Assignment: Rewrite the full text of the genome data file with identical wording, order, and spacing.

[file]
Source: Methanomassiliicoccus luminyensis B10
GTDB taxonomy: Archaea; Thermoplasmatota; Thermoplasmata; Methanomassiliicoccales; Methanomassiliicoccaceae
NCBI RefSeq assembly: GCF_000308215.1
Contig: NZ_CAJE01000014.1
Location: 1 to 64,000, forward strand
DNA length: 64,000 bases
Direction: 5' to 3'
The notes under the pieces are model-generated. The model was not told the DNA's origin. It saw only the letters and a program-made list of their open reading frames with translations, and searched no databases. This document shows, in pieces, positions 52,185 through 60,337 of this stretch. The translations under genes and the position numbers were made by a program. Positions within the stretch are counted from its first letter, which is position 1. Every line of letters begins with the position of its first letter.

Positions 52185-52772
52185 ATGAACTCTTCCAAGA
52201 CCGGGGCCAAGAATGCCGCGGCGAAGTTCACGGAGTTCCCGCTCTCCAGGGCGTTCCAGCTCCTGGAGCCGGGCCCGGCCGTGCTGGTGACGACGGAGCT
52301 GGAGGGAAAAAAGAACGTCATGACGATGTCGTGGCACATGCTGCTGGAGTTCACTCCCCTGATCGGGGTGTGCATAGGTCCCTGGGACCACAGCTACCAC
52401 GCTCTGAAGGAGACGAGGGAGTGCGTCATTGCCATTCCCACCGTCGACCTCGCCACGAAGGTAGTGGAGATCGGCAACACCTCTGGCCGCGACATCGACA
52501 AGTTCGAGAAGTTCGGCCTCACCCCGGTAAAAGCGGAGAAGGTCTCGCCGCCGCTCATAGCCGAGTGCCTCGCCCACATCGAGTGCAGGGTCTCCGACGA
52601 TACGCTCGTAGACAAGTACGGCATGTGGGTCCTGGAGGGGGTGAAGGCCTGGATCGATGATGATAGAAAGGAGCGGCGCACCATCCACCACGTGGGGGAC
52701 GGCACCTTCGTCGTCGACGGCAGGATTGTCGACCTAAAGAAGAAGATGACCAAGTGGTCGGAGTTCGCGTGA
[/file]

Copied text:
Source: Methanomassiliicoccus luminyensis B10
GTDB taxonomy: Archaea; Thermoplasmatota; Thermoplasmata; Methanomassiliicoccales; Methanomassiliicoccaceae
NCBI RefSeq assembly: GCF_000308215.1
Contig: NZ_CAJE01000014.1
Location: 1 to 64,000, forward strand
DNA length: 64,000 bases
Direction: 5' to 3'
The notes under the pieces are model-generated. The model was not told the DNA's origin. It saw only the letters and a program-made list of their open reading frames with translations, and searched no databases. This document shows, in pieces, positions 52,185 through 60,337 of this stretch. The translations under genes and the position numbers were made by a program. Positions within the stretch are counted from its first letter, which is position 1. Every line of letters begins with the position of its first letter.

Positions 52185-52772
52185 ATGAACTCTTCCAAGA
52201 CCGGGGCCAAGAATGCCGCGGCGAAGTTCACGGAGTTCCCGCTCTCCAGGGCGTTCCAGCTCCTGGAGCCGGGCCCGGCCGTGCTGGTGACGACGGAGCT
52301 GGAGGGAAAAAAGAACGTCATGACGATGTCGTGGCACATGCTGCTGGAGTTCACTCCCCTGATCGGGGTGTGCATAGGTCCCTGGGACCACAGCTACCAC
52401 GCTCTGAAGGAGACGAGGGAGTGCGTCATTGCCATTCCCACCGTCGACCTCGCCACGAAGGTAGTGGAGATCGGCAACACCTCTGGCCGCGACATCGACA
52501 AGTTCGAGAAGTTCGGCCTCACCCCGGTAAAAGCGGAGAAGGTCTCGCCGCCGCTCATAGCCGAGTGCCTCGCCCACATCGAGTGCAGGGTCTCCGACGA
52601 TACGCTCGTAGACAAGTACGGCATGTGGGTCCTGGAGGGGGTGAAGGCCTGGATCGATGATGATAGAAAGGAGCGGCGCACCATCCACCACGTGGGGGAC
52701 GGCACCTTCGTCGTCGACGGCAGGATTGTCGACCTAAAGAAGAAGATGACCAAGTGGTCGGAGTTCGCGTGA